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NamPower failed to manage debt — ECB

The Electricity Control Board of Namibia (ECB) says the country’s power utility has not been diligent with debt management and general revenue collection.

This comes after the National Power Utility (NamPower) instituted a crisis debt collection from all defaulting clients which include Nored, Cenored, regional councils and local authorities. It is alleged that NamPower is owed over N$1 billion. 

"The ECB acknowledges that this plan should have been implemented systematically at much earlier stages to prevent it from threatening current economic recovery," ECB Chief Executive Officer (CEO) Robert Kahimise said.

NamPower announced that it will as of 5 June switch off power on defaulting clients for a minimum of four hours a day which will gradually increase setting off to a maximum downtime of 24 hours a day. 

NamPower's revenue significantly reduced in the 2022/23 financial year plunged down as it recorded an operational loss of N$2.3 billion, despite having collected N$6.5 billion from selling electricity.

In addition, NamPower is forced to take drastic measures due to an outstanding repayment of over N$500 million to its creditors, which are equally demanding payment. 

"The ECB will engage NamPower to fully understand the implementation process of the plan and will work together and the affected licensees to try and find a sustainable solution to the matter," stated Kahimise.

 Kahimise further reasoned that the lack of a registered electricity distributor and poor debt management of NamPower were the contributors to high bills of the defaulting southern regions, which form a larger chunk.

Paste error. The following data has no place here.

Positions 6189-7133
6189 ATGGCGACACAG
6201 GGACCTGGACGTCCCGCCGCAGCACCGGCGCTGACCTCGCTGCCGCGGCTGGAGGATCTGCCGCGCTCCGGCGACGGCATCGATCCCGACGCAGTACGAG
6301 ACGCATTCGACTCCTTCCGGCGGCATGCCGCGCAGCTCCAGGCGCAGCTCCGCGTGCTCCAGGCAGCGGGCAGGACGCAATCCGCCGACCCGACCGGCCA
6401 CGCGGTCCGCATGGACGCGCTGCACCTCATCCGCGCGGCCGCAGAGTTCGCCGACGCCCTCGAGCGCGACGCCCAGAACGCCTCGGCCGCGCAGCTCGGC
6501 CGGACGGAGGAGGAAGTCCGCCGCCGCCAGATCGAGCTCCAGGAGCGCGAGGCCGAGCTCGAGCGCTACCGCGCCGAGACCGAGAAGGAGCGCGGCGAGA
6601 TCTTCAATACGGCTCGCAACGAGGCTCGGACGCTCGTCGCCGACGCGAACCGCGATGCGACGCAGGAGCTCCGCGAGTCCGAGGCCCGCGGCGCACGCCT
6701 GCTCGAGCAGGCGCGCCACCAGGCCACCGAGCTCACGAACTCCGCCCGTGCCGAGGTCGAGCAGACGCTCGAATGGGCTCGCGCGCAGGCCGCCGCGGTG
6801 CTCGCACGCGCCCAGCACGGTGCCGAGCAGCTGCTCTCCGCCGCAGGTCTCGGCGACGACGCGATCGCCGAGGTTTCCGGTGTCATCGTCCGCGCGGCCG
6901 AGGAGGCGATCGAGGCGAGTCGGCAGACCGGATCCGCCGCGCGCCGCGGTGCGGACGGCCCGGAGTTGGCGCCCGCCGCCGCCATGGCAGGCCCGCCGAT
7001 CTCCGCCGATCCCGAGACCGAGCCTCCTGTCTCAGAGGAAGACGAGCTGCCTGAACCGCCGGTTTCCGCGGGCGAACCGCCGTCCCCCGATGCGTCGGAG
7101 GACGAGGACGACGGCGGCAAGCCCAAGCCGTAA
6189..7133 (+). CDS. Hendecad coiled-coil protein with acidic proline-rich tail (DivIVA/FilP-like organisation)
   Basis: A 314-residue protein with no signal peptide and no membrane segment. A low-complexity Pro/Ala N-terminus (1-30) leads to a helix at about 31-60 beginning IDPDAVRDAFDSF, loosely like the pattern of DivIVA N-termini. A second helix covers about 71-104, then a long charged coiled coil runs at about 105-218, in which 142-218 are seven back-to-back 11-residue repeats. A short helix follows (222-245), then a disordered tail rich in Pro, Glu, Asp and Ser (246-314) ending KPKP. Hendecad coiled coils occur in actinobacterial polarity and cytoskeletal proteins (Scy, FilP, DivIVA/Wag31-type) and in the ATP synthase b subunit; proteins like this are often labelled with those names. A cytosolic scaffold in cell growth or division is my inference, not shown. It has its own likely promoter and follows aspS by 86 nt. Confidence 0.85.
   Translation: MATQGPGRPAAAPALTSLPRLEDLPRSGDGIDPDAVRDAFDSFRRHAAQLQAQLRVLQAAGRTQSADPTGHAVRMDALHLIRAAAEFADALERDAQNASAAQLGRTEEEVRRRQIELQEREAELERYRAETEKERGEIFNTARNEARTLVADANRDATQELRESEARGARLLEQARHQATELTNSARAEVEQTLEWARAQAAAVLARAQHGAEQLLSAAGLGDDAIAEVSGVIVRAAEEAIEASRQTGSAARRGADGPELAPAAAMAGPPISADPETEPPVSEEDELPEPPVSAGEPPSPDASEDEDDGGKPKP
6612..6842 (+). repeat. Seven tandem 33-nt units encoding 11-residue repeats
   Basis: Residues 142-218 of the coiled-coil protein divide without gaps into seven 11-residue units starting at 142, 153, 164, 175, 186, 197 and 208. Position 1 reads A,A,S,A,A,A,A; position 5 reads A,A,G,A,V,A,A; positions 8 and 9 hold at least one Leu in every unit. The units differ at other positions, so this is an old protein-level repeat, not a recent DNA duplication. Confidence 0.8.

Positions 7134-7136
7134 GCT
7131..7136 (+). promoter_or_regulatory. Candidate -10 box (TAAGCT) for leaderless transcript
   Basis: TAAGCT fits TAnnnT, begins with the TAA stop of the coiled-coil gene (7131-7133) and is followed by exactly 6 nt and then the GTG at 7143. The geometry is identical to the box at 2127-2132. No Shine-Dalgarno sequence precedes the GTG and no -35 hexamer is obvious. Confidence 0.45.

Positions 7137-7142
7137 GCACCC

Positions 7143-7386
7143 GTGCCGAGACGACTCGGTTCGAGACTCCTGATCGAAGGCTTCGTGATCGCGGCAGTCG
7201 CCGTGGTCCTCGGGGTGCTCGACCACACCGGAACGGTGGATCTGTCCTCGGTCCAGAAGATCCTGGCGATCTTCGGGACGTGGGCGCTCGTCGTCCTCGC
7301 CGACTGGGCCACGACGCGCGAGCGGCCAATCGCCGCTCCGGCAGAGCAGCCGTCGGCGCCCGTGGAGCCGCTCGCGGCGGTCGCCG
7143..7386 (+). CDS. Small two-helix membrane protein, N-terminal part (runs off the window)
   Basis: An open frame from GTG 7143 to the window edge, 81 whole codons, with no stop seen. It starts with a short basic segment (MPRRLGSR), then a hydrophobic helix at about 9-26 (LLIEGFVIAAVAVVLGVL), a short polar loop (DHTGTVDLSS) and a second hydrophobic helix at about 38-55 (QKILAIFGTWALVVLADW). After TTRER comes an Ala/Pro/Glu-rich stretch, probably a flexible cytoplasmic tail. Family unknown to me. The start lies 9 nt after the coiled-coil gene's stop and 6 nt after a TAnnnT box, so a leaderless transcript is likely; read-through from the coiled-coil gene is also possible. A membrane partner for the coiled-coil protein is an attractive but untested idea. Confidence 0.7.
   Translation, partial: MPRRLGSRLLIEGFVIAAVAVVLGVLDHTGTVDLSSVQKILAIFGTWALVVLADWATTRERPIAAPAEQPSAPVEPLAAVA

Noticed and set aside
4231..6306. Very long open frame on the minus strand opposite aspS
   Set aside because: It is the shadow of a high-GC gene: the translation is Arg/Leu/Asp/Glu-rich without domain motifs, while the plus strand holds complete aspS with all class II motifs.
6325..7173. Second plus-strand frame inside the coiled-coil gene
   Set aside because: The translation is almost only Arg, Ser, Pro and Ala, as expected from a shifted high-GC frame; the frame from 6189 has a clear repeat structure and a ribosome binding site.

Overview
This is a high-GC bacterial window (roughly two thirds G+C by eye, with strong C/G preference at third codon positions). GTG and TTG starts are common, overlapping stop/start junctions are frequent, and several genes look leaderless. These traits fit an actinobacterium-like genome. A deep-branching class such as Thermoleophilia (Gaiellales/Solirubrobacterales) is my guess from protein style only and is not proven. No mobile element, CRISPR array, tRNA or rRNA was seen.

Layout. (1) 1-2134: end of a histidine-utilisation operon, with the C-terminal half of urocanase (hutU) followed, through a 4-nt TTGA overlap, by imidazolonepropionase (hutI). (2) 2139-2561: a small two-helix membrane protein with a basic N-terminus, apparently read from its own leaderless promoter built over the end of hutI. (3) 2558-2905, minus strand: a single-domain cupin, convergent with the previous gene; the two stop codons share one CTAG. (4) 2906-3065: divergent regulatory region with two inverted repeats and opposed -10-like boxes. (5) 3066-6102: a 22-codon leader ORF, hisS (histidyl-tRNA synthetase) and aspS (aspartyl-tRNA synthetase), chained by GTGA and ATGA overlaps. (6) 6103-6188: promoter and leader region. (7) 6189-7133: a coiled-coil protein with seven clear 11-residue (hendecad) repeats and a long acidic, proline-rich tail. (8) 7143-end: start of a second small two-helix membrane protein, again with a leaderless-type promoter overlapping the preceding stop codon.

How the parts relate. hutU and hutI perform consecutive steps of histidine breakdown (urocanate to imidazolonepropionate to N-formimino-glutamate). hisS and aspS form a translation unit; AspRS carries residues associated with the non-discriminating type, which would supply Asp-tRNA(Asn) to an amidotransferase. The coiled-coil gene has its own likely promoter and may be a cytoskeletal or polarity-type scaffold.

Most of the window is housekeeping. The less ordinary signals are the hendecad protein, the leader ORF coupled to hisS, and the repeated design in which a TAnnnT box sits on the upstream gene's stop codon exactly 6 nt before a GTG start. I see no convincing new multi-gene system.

"The majority of those local authorities are sitting in the North, Central and South of the country with a collective N$450 million debt. That is where there are no organised distribution licensees. So if we as a country manage to successfully create a model that consolidates electricity distribution, we would not sit with a constrained Nampower when it comes to liabilities, unfortunately," he said. 

Kahimise added that the situation differs from areas, describing Windhoek as better in terms of revenue collection, North and Central as worse off, whereas Erongo is manageable.

"Utilities suppose to have debt strategies that utilise technology, for instance, if a utility does not have or majority do not have prepaid meter, they are facing a problem due to affordability. So, if you do not give them the option of consumption, the utility is likely to be affected.  As it may be the cause, utilities are supposed to keep their debtors below 60 days to avoid a spiral," he stated.

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Last modified on Monday, 15 May 2023 19:15

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